In dental education, educational burnout is viewed as concerns about high clinical and educational demands, as well as insecurities about the chosen career path, which results in students developing a negative attitude and a feeling of incompetence. This plays a significant role in decreased interest, learning, and function of individuals. Also, the current lockdown that was brought by the spread of COVID-19 adds fuel to the existing stress as the fear and panic associated with the pandemic has been psychologically exhausting. Furthermore, the lockdown has also caused the temporary closure of all educational institutions, forcing students to study from home. Therefore, many clinical requirements necessitating a hands-on approach were left unfinished, which is a major concern for dental students as it affects their educational progress.

Since only a small number of studies have reviewed educational burnout in dentistry, it seemed worthwhile to conduct this research to assess the prevalence of burnout among dental students in the University of Sharjah (UOS) and Ajman University of Science and Technology (AUST) (as two major universities that have dental programs) by having the participants fill out the burnout clinical subtype questionnaire (BCSQ-12-SS) in domains of overload, lack of development, and neglect. The hypothesis is that owing to the constant stressors of dental education alongside the current situation of a pandemic-induced quarantine under which the research was conducted, a high prevalence of educational burnout is expected. Therefore, early identification may allow possibilities for interventional techniques to avert the adverse effects on the physical and mental health of students.

The present study aims to identify the prevalence of burnout among dental students in UOS and AUST during the COVID-19 lockdown period using a standardized BCSQ-12-SS.


This cross-sectional study was approved by the research ethics committee of UOS (REC-20-02-20-01S). The study was analyzed from self-reported data collected from students attending two different dental colleges in the emirates of Sharjah and Ajman in UAE during the first COVID-19 lockdown period (March–April 2020).

Sample Selection

An English version of online two-part self-administrated questionnaire was distributed among 500 dentistry students from both universities. The chosen sample consisted of dental students from all academic years, that is, from year 1 to year 5 including interns and excluding foundation year students in UOS, or students receiving any psychological management (cognitive or behavioral therapy, or taking any medication, or a combination of both), as well as mentally compromised individuals.

Data Collection

The online form of the questionnaire consisted of a brief explanation of the purpose of the study and the method of data collection and was filled by consented participants.

The first part of the online questionnaire covers the socio-demographic characteristics of the participants; like the campus (UOS and AUST), age, gender, participant’s relationship status, distance from family home, place of residency (with parents, dormitory, shared flat, or private flat), scholarship (yes or no), perceived parental support for one’s studies (insufficient, good, or very good), weekly hours spent on studying, number of failed subjects (none, one, two, or more), and years of study (first, second, third, fourth, fifth, or internship).1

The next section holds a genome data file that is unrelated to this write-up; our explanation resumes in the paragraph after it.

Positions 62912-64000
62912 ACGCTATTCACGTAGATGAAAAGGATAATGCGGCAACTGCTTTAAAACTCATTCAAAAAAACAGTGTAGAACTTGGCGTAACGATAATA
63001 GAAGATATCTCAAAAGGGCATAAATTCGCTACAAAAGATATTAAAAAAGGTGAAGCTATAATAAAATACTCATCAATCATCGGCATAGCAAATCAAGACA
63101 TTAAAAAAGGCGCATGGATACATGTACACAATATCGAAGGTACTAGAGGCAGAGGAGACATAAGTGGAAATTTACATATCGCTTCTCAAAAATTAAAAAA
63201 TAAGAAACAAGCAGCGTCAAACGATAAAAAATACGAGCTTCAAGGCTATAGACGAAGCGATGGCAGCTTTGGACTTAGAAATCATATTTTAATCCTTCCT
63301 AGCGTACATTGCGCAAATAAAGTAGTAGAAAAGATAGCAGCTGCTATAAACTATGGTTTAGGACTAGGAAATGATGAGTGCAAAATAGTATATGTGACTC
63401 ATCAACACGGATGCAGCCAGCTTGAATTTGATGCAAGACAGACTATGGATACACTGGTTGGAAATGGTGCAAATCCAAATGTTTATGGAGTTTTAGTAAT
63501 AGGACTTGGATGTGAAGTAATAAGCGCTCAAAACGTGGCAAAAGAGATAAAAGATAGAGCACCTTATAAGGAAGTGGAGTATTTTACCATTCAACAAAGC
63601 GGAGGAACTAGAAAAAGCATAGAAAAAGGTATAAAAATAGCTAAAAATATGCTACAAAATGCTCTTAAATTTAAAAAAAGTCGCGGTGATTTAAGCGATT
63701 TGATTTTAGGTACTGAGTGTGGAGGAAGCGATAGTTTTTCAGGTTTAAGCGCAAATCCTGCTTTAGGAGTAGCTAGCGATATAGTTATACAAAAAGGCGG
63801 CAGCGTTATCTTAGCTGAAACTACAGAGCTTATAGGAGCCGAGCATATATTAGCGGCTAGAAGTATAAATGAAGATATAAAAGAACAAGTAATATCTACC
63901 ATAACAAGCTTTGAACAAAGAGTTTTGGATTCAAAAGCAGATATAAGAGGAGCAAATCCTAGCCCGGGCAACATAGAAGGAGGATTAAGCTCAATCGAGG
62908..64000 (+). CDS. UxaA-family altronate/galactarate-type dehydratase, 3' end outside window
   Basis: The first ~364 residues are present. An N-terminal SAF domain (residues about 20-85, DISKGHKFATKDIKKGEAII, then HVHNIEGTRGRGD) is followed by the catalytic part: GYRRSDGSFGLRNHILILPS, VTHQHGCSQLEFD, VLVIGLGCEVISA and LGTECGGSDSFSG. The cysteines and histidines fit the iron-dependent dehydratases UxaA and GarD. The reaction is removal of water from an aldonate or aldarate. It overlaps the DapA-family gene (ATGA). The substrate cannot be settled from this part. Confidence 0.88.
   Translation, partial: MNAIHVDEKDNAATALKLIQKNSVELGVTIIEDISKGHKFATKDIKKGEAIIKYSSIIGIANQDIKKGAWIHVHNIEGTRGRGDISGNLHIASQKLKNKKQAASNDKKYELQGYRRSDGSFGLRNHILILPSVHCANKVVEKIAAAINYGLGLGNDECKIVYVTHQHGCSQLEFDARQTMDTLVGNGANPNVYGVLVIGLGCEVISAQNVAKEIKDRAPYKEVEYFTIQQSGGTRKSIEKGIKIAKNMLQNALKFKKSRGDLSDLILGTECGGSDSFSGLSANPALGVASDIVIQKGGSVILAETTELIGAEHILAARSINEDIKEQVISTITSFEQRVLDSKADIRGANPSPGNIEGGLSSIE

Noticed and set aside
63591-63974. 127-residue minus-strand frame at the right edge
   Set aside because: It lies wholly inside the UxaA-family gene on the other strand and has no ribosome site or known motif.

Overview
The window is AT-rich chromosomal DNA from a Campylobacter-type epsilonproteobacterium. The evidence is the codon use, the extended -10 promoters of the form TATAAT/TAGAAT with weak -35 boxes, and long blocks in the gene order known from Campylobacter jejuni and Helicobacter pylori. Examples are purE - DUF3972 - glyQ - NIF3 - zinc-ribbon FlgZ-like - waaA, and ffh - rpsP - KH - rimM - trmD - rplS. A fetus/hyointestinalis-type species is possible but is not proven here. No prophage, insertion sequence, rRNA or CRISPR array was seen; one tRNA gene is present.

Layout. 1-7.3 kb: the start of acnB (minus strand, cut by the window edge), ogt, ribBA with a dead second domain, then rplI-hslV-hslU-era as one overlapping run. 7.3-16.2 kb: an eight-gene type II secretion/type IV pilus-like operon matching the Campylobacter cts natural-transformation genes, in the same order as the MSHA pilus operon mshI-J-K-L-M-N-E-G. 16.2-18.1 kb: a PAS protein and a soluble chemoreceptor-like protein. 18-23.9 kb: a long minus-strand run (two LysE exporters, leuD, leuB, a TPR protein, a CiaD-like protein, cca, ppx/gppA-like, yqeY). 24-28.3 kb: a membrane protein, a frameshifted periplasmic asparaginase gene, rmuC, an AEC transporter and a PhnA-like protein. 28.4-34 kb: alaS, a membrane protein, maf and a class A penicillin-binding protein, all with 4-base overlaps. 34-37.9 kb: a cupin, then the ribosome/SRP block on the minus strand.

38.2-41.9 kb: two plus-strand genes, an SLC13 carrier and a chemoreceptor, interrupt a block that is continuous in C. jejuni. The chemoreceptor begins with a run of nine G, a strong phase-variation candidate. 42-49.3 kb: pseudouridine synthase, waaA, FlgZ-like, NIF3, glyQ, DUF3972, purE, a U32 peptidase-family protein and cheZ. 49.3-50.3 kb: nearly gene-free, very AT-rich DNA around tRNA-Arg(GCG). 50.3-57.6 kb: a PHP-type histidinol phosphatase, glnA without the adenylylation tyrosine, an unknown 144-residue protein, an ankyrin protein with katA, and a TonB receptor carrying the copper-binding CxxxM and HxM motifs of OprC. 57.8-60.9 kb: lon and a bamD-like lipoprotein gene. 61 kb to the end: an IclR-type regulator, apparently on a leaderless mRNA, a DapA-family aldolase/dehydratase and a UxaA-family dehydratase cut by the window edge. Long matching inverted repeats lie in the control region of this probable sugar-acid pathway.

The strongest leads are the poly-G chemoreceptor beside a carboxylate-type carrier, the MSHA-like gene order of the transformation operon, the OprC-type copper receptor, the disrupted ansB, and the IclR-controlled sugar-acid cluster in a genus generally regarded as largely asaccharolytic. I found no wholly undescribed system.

The second part of the questionnaire consists of twelve questions; Q1–Q4 deals with overload, Q5–Q8 deals with lack of development, and Q9–Q12 deals with neglect. Likert scale was used as 1 = strongly disagree, 2 = disagree, 3 = unsure, 4 = agree, and 5 = strongly agree.

Statistical Methodology

To evaluate the result of answers on the Likert scale, weighted means of questions were obtained, and the scale was modified as follows: means of questions were weighed to be consistent with the Likert scale again from (5–1/5) = 0.80, where: 1–1.79 = strongly disagree, 1.80–2.59 = disagree, 2.60–3.39 = unsure, 3.40–4.19 = agree), and 4.20–5 = 5 (strongly agree). To study the effect of qualitative variables on the response of questions, an independent sample t-test was used for two-level variables, while one way ANOVA test was used for more than two-level variables followed by Tukey’s post hoc analysis for pairwise comparisons. In addition, linear regression analysis (backward method) was used to evaluate the effect of significant predictors on burnout scores. Furthermore, Pearson’s correlation analysis was done to assess the correlation between scores of questionnaires (overload, lack of development, neglect, and total burnout score). The validity of questionnaire items was evaluated using Cronbach’s alpha, considering 0.6–0.8 or more as a good level of validity. A significant difference was considered at p <0.05 using SPSS Version 25 (Chicago, IL, USA).


Only 385 students out of 500 invitations (response rate is about 77%) responded to the study invitation and returned their answers online.

Sociodemographic Characteristics of Dental Students

Socio-demographic characteristics are presented in Table 1 as count (n) and percent (%) including university, gender, age, status, relationship, distance from family (km), place of residence, scholarship, family support, weekly studying hours, failed subjects, and the year of study.